Primaries are expensive and allow far too much mischief: since turnout is so pathetic especially during midterms political parties should end them and choose candidates at the state conventions.

If South Dakota Dems don't boycott the session they are all cowards.

Friday, January 9, 2015

Wuerthner: Bundy, ranchers the real ecoterrorists

In 2008 at a Bureau of Land Management Oil and Gas lease auction Tim DeChristopher bid on 14 parcels of land (totaling 22,500 acres) for $1.8 million that he had no intention of buying. The FBI arrested him and charged him with a two-count felony indictment. DeChristopher was branded an “eco-terrorist.” A good example of the opposite federal government reaction is how the BLM and FBI responded to Nevada rancher Cliven Bundy. Bundy has repeatedly thumbed his nose at the federal government by refusing to pay minimal grazing fees for more than 20 years (he now owes more than a million dollars), and his failure to remove his cattle from federal property (our property). Instead of being arrested and taken off to jail as DeChristopher was, Bundy is still living free in Nevada, enjoying life as a celebrity. [George Wuerthner, posted in Counter Punch], photo: Wuerthner, links mine.
Surprise! The Anthropocene has triggered trophic cascades.
George Wuerthner, a prolific author, ecologist and longtime critic of grazing on public lands, came to Steamboat Springs in the midst of Agriculture Week on Tuesday to talk about the role of predators, particularly wolves, in healthy natural ecosystems. The theory behind that much talked-about phenomenon, Wuerthner explained, is that when animals like wolves and cougars are removed from the top of a food chain, the numbers and behaviors of prey species are significantly altered. Wolves have, however, aggressively reduced the number of surviving coyote pups by 30 to 40 percent in Glacier and Yellowstone national parks, Wuerthner said. Coyotes are rivals of wolves when it comes to hunting. Mature male cougars tend to dominate large territories that overlap the smaller territories of the three or four females they breed with. When a hunter kills a trophy lion, the removal of that dominant individual allows younger, less effective hunters to occupy the territory. It’s most often these younger lions that interact with human society on the edge of cities like Boulder, Wuerthner said. [Tom Ross, Steamboat Today]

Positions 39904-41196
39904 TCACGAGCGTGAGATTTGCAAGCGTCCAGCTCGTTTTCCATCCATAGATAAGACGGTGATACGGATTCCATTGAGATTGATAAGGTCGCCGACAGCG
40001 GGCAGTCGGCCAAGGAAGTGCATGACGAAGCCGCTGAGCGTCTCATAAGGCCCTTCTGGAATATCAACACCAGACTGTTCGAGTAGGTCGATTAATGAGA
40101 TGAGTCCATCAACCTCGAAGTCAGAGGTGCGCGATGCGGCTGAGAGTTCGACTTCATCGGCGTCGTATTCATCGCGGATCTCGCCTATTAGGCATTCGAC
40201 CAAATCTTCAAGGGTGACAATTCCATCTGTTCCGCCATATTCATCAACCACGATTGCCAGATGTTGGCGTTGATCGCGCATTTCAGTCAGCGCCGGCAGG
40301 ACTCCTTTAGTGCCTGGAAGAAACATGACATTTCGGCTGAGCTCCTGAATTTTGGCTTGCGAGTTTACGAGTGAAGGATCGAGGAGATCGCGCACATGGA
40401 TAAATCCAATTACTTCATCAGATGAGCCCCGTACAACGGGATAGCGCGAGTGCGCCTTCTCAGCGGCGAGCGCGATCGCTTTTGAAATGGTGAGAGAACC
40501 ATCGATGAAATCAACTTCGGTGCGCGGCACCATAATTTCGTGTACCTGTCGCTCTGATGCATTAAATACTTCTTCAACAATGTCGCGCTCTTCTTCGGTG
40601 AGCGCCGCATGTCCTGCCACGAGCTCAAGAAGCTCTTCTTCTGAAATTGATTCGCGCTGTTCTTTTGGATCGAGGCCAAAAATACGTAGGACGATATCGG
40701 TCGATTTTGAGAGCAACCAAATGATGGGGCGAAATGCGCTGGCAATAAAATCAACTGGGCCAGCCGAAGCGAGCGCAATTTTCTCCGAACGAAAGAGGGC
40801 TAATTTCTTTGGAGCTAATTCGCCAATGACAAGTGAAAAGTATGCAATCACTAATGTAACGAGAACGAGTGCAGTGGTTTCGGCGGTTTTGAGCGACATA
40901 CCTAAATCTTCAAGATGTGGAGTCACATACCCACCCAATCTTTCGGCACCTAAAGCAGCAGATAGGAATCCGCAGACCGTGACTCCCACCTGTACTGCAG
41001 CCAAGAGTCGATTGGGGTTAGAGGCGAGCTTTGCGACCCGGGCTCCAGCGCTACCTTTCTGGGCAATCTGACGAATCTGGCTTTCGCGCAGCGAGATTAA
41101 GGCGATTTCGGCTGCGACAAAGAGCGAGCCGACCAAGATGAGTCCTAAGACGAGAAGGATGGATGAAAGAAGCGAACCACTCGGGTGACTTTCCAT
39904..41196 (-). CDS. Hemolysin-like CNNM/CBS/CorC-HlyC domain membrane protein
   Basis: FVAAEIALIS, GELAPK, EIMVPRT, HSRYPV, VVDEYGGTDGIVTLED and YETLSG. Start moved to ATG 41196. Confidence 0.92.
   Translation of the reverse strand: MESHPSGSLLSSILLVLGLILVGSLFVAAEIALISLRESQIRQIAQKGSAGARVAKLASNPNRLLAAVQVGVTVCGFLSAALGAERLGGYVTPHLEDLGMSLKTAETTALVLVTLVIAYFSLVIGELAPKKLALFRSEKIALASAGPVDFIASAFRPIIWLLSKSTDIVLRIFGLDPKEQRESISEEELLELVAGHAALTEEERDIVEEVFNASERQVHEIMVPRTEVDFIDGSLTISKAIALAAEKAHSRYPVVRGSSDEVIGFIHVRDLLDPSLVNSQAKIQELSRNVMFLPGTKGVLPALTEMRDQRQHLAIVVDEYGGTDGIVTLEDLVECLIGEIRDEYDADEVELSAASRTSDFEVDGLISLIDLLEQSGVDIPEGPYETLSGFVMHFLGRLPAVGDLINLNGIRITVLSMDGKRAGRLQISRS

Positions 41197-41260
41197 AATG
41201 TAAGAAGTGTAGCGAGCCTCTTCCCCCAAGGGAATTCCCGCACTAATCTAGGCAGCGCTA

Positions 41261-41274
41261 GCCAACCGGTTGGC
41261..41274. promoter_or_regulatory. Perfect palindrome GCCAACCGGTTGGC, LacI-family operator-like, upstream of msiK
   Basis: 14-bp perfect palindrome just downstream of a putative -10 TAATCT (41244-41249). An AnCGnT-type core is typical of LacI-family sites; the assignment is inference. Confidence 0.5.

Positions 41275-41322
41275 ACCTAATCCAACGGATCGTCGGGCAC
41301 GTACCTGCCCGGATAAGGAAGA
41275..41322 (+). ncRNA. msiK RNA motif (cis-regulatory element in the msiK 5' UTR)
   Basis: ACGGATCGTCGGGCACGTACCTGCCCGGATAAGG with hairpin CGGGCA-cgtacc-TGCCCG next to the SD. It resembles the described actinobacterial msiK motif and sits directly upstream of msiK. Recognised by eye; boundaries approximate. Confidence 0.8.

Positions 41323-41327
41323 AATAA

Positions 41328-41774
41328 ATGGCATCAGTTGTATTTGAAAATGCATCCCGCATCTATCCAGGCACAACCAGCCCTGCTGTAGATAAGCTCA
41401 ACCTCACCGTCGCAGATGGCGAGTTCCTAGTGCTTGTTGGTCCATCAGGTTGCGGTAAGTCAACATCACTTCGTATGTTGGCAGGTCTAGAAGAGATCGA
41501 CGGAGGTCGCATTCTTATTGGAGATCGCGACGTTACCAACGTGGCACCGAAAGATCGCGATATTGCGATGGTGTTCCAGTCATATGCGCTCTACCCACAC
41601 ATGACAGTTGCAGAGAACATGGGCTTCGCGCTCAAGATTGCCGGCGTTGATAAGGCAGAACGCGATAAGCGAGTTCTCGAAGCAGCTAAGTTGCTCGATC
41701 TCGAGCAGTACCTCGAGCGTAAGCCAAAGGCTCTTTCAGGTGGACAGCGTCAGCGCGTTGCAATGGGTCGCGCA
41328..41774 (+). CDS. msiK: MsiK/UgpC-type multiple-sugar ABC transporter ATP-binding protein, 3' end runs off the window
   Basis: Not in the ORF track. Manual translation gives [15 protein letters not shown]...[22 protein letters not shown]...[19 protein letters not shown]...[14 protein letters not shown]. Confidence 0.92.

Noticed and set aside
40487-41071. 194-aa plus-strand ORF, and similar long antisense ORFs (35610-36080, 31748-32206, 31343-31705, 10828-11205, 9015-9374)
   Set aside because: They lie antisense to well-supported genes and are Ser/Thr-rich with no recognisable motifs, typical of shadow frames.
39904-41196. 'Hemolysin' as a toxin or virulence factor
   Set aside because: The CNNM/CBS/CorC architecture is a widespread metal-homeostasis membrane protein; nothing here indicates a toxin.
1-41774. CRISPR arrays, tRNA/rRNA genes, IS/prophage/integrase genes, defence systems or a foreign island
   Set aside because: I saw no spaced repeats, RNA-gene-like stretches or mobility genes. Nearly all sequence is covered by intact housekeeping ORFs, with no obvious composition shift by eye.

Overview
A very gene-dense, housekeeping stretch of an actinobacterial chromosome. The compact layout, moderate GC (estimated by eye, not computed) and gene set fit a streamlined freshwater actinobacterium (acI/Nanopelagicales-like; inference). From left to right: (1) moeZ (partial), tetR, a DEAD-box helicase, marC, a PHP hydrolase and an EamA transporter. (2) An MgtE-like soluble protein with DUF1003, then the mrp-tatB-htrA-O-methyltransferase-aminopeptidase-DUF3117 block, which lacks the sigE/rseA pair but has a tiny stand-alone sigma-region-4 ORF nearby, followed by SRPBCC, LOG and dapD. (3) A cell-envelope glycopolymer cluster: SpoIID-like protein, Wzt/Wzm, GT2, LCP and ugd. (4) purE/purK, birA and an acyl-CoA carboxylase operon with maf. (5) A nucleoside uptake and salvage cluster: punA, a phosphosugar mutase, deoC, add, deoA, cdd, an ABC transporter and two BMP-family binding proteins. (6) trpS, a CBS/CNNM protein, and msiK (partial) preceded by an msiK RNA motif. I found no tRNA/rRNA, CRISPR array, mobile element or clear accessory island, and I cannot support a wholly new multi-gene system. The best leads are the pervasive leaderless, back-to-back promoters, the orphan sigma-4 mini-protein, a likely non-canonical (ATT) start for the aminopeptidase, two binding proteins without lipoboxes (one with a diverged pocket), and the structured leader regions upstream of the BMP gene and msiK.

Wednesday, January 7, 2015

Cattle worsening cheatgrass fire cycle in Ellsworth bomber range, sage grouse habitat

As Senator don Juan Thune (earth hater-SD) loses his fight to expand the Ellsworth Air Force Base bomber range sage grouse are getting a respite in the war on their habitat.

After a wildfire risk assessment federal agencies have converged on a game plan. Interior Secretary Sally Jewell is advancing a new wildfire-fighting strategy that protects a wide swath of sagebrush country in the intermountain West and home to a struggling bird species. Much of the affected region is in the area John Thune wants to practice-bomb.
Rangeland wildfires in the West have grown more massive and destructive in recent decades. Scientists say warmer and drier summers have increased the length of the region's wildfire seasons, which are made worse by fire-prone invasive species, particularly cheatgrass. Interior officials later said U.S. wildlife officials would continue analyzing sage grouse data and decide whether protections are warranted by fall. One of the possible changes suggested at the conference by BLM Director Neil Kornze was to put the protection of rangeland resources ahead of property. John Freemuth, a public land policy expert and Boise State University professor, said a new firefighting approach that considers the entire ecosystem could work if the various agencies involved aren't overwhelmed by its complexity or end up in turf wars over which one should take the lead on potential changes. [Keith Ridler, Casper Star-Tribune]